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Review: Can Bella Thorne and Patrick Schwarzenegger find a spark of chemistry before ‘Midnight Sun’ sets?

Patrick Schwarzenegger and Bella Thorne in the movie "Midnight Sun."
(Ed Araquel / Open Road)

The ailing-teen romance is a rite of passage for many young stars. Mandy Moore had “A Walk to Remember,” Shailene Woodley had “The Fault in Our Stars,” and never forget the patient zero of these movies: the 1970s cancer tear-jerker “Love Story” that has kept Ali MacGraw forever young on-screen.

These tales of doomed, innocent romance are so wildly popular, drawing alternating swoons and tears from young audiences, that the genre persists, whether it’s sick teens from space (“The Space Between Us”) or sick teens in bubbles (“Everything, Everything”). Now, wild child/former Disney star Bella Thorne gets in on the action with “Midnight Sun,” opposite Patrick Schwarzenegger (son of Arnold).

Directed by Scott Speer and written by Kenji Bando and Eric Kirsten, “Midnight Sun” is the story of 18-year-old Katie, who is afflicted with xeroderma pigmentosum or XP. It means she’s hypersensitive to the sun, and has therefore been shut inside for all of her young life, shielded by tinted windows, lest she instantly break out with skin cancer or have her brain “contract.” Life with XP was also depicted by Brad Pitt in a 1988 film, “The Dark Side of the Sun,” which shares some significant story overlaps with “Midnight Sun” (mostly, sun exposure for love).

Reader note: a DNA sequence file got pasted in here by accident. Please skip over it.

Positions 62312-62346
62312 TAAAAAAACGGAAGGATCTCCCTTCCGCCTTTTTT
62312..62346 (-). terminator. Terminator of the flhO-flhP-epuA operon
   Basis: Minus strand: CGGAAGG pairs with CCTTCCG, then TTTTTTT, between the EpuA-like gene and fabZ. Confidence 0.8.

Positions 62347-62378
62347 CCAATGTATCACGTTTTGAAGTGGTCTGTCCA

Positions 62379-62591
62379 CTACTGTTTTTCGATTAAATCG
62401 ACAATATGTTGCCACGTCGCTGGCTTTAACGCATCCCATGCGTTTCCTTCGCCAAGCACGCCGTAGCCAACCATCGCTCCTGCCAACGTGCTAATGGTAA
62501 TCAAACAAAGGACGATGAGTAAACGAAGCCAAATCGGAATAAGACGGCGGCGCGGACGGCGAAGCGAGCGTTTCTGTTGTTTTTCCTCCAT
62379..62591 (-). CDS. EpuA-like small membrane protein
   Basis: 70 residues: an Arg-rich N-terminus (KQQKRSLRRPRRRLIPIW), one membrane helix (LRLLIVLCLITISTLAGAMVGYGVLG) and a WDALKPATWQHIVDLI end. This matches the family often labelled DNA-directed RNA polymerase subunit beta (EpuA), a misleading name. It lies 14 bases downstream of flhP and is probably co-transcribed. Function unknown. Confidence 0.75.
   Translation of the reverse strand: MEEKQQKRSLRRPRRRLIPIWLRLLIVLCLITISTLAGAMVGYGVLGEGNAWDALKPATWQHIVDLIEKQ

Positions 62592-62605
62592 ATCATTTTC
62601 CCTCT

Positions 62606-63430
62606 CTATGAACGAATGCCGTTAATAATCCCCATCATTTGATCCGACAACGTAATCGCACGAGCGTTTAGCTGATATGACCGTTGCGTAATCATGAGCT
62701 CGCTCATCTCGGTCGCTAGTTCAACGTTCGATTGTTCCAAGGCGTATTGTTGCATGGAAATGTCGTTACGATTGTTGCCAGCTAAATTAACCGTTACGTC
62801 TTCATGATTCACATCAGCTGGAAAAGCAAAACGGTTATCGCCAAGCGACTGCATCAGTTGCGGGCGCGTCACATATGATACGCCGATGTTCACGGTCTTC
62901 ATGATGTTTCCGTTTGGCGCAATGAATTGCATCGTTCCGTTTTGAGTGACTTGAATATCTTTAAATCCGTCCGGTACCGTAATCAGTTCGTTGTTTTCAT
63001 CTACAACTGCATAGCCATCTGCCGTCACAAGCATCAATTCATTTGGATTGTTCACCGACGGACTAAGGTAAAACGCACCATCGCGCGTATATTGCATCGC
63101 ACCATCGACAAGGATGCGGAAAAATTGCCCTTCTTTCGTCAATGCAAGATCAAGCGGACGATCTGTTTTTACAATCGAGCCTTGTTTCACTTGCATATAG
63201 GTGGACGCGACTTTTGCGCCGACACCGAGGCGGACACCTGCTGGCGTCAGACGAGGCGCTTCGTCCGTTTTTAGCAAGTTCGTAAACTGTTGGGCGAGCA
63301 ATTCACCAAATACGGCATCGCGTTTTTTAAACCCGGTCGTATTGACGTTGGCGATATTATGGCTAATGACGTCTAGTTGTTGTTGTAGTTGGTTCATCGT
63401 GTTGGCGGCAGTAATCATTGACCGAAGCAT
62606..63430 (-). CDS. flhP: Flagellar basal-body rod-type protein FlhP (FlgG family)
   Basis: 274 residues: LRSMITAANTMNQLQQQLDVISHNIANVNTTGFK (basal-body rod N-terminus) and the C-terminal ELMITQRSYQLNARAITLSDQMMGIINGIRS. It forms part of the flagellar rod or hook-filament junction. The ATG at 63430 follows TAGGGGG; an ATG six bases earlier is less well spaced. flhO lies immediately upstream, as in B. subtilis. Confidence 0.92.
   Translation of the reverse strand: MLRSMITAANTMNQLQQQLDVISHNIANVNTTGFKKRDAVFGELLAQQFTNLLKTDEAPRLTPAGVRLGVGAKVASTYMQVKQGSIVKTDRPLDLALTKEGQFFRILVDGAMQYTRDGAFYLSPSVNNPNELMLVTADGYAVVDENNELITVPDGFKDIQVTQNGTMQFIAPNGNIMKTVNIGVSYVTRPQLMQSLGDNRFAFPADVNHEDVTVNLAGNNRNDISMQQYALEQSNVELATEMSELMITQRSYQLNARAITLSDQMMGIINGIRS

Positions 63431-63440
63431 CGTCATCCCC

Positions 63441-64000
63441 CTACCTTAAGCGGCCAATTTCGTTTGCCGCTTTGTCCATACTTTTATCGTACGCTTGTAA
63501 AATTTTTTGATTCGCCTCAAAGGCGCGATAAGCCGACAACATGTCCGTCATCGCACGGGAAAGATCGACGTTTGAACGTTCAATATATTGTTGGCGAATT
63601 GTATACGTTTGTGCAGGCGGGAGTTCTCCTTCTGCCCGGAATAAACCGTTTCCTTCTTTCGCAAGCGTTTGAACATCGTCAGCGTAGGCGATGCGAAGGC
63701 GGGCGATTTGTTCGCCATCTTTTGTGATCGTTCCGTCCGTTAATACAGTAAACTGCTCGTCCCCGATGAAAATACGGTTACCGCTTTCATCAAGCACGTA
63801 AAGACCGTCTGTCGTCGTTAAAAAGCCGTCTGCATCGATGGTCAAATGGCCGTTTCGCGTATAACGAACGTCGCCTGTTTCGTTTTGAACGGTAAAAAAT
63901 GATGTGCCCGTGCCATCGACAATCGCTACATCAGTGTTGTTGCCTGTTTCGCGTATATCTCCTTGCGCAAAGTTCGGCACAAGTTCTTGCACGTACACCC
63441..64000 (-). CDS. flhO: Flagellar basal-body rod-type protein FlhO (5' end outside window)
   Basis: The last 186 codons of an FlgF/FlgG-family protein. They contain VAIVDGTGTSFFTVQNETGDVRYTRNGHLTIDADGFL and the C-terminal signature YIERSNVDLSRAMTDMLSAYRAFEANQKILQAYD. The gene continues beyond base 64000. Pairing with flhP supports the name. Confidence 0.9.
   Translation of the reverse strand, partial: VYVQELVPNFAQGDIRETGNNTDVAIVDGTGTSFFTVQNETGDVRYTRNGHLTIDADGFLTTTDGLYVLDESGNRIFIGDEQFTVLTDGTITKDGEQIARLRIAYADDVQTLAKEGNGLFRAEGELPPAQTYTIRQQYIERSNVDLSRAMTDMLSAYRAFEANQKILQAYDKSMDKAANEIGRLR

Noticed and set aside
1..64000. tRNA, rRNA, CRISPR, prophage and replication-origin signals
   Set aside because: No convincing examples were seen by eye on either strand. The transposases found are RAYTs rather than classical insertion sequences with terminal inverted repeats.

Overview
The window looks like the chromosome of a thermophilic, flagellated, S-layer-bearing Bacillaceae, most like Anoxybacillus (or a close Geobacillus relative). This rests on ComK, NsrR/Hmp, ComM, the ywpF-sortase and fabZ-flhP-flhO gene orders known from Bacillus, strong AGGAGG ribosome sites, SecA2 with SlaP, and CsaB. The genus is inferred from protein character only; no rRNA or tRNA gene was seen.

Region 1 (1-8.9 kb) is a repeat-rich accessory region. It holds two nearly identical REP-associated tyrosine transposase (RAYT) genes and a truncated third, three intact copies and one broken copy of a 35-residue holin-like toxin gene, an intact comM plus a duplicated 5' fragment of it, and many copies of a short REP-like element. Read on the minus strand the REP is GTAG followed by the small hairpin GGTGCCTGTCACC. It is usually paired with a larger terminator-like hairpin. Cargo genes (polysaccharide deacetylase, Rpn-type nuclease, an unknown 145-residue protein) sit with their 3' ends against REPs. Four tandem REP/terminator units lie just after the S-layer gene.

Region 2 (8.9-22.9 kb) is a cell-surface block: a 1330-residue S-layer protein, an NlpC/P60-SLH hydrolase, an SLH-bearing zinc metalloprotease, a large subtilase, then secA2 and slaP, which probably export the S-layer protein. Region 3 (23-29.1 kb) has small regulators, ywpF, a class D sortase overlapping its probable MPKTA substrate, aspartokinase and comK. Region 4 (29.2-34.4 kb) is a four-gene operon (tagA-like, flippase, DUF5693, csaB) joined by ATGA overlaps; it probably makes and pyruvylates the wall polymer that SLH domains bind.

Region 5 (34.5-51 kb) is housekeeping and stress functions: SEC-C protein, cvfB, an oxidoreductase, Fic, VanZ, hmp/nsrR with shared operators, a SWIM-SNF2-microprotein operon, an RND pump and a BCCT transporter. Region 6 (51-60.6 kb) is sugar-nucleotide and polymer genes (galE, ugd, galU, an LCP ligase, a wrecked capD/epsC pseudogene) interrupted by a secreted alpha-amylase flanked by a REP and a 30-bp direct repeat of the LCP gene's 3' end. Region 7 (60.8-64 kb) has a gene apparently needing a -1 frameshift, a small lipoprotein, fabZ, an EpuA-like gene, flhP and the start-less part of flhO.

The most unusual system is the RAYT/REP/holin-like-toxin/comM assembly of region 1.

Katie mostly lives a quiet life, with only her dad (Rob Riggle) and friend Morgan (Quinn Shephard) for company, though she sometimes ventures out at night to play guitar and busk at the train station. She pines after Charlie (Schwarzenegger), who passes by her house every day, and is shocked when he approaches her at the station one night.

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Thanks to help from Morgan, the pair strike up a romance, getting to know each other at night — Katie claims she’s “busy” during the day. She hesitates to tell him about her condition, wanting to be just a girl, not a disease, for just a few days longer. This of course leads to trouble when a special date night turns into an all-night adventure. Will Katie make it home before sunrise?

The sick-teen genre is never lacking in sentimentality, and “Midnight Sun” is dripping with it. The film never holds back on the melodrama either — the choices made are always the biggest ones. Despite the ever-present layer of cheesiness, every now and again, some of those emotions are just big enough to land a somewhat effective blow right to the heart.

The film has a ridiculous storyline with a climax that makes you say “huh?” But the biggest problem with “Midnight Sun” is that Thorne has more chemistry with Riggle, as her dad, than she does with Schwarzenegger. He’s got generic good looks: sandy side-swept hair, a toothy grin, a tall muscled frame, but not an ounce of charisma animates those eyes. Next to him, Thorne radiates.

Yet she often makes the very strange choice to deliver a broad comedic performance, making Katie bumbling and socially awkward (but gorgeous, of course). It’s the kind of over-the-top style native to the Disney sitcoms where she got her start, but feels out of place in this syrupy, inspirational melodrama. It tanks across from Schwarzenegger, who is so stoic and wooden he seems to be carved from lumber. In these slapsticky moments, you can tell she’s working overtime to spark something, anything, but nothing catches fire in this “Midnight Sun.”

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‘Midnight Sun’

Rated: PG-13, for some teen partying and sensuality

Running time: 1 hour, 31 minutes

Playing: In general release

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